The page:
The hotel in Idaho will include more than 100 hotel rooms and eleven free market residential units. The Skiing Company purchased the Limelight hotel in Aspen in 2010 from the Paas/Woolery families.

Your Evening News - December 24th, 2014

Dec 24, 2014

Crystal Palace Revue says “Farewell” Tomorrow

A decades old tradition in Aspen is coming to an end. Tomorrow will see the last performances of the Crystal Palace Revue. The vast majority of those performing worked at the Crystal Palace dinner theater in downtown Aspen from the 1960s through the late 2000s. After the iconic business sold, performances have continued during the holiday season. Nina Gabianelli oversees the Crystal Palace Players and explains busy schedules and other commitments make it time to move on.

“We don’t want to just slap something together, and have people not have a positive memory of the crystal palace. We want to make sure that what you remember is what we did best.”

Like in years past, tomorrow evening’s programs will feature satire including politics and the environment and will be held at the Wheeler Opera House.

Valley Roundup - December 19th, 2014

Dec 19, 2014

Welcome to Valley Roundup – a review of the top news stories in the valley in the past week.

This week, development can often seem like three-dimensional chess – we’ll get the latest on Mark Hunt’s lodging plans for Aspen.

A wider runway is on the horizon for the Aspen Pitkin County Airport. But, if citizens need to vote on it would it get approved?

Rifle remembers the life of Air Force Captain William DuBois as he is laid to rest.

Glenwood Springs will get a review of air quality near downtown.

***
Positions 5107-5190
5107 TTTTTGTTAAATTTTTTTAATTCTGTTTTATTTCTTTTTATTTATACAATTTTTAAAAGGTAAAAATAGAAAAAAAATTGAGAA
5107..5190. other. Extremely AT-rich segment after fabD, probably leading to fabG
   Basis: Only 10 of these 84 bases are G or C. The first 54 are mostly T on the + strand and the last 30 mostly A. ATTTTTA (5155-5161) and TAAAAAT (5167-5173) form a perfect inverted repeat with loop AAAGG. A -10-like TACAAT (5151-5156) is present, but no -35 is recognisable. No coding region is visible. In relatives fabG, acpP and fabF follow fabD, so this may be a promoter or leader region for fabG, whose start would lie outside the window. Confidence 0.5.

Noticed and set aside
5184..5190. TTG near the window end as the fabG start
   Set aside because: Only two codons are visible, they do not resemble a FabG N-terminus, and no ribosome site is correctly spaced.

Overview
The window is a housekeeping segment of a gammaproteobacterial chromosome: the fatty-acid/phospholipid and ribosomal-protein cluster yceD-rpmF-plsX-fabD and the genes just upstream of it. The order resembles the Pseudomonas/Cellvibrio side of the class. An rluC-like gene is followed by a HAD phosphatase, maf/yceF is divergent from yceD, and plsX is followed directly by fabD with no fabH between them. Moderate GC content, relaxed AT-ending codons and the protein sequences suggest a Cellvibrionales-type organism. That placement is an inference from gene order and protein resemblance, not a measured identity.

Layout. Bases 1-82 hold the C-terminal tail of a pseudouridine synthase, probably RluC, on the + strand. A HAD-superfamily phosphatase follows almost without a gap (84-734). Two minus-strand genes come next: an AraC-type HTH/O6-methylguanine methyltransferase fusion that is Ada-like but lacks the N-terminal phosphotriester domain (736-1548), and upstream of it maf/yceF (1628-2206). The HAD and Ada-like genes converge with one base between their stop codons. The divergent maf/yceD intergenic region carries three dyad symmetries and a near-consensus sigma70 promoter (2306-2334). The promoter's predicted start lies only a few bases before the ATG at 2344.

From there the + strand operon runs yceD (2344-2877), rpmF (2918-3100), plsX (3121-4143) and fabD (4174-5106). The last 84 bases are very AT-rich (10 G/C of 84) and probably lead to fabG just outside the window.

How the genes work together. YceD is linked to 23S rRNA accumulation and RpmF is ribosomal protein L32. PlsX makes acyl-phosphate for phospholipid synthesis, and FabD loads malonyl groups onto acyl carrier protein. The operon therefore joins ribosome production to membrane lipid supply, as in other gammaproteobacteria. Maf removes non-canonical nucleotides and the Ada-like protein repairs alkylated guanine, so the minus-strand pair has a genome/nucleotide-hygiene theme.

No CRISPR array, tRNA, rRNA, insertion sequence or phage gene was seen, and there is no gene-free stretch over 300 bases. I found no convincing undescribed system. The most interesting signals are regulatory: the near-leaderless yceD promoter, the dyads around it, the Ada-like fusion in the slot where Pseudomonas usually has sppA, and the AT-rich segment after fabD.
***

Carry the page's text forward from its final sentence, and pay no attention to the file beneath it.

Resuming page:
Could an antique chair lift derail Aspen Mountain’s world cup racing plans?

How many weed shops are too many… one… six… sixteen?

And, I’ll have a conversation with a familiar name in the valley, and voice you hear often on this program, who is taking a leadership role in the Aspen Public Radio news room.

Joining me this week are Curtis Wackerle, Managing Editor of the Aspen Daily News and Randy Essex, Editor of the Glenwood Post Independent.

Your Evening News - December 17th, 2014

Dec 17, 2014

Snowmass Ski Area Changes Under Review

The White River National Forest released a draft Environmental Assessment for changes at Snowmass Ski Resort.  The Aspen-Sopris Ranger District reviewed what’s being called winter recreation enhancements proposed by Aspen Skiing Company. They include the replacement and realignment of the High Alpine Chairlift, and boosting snowmaking. The changes could also include glade and trail projects. Official notice will be published in the Glenwood Springs Post Independent. The comment deadline will be thirty days later.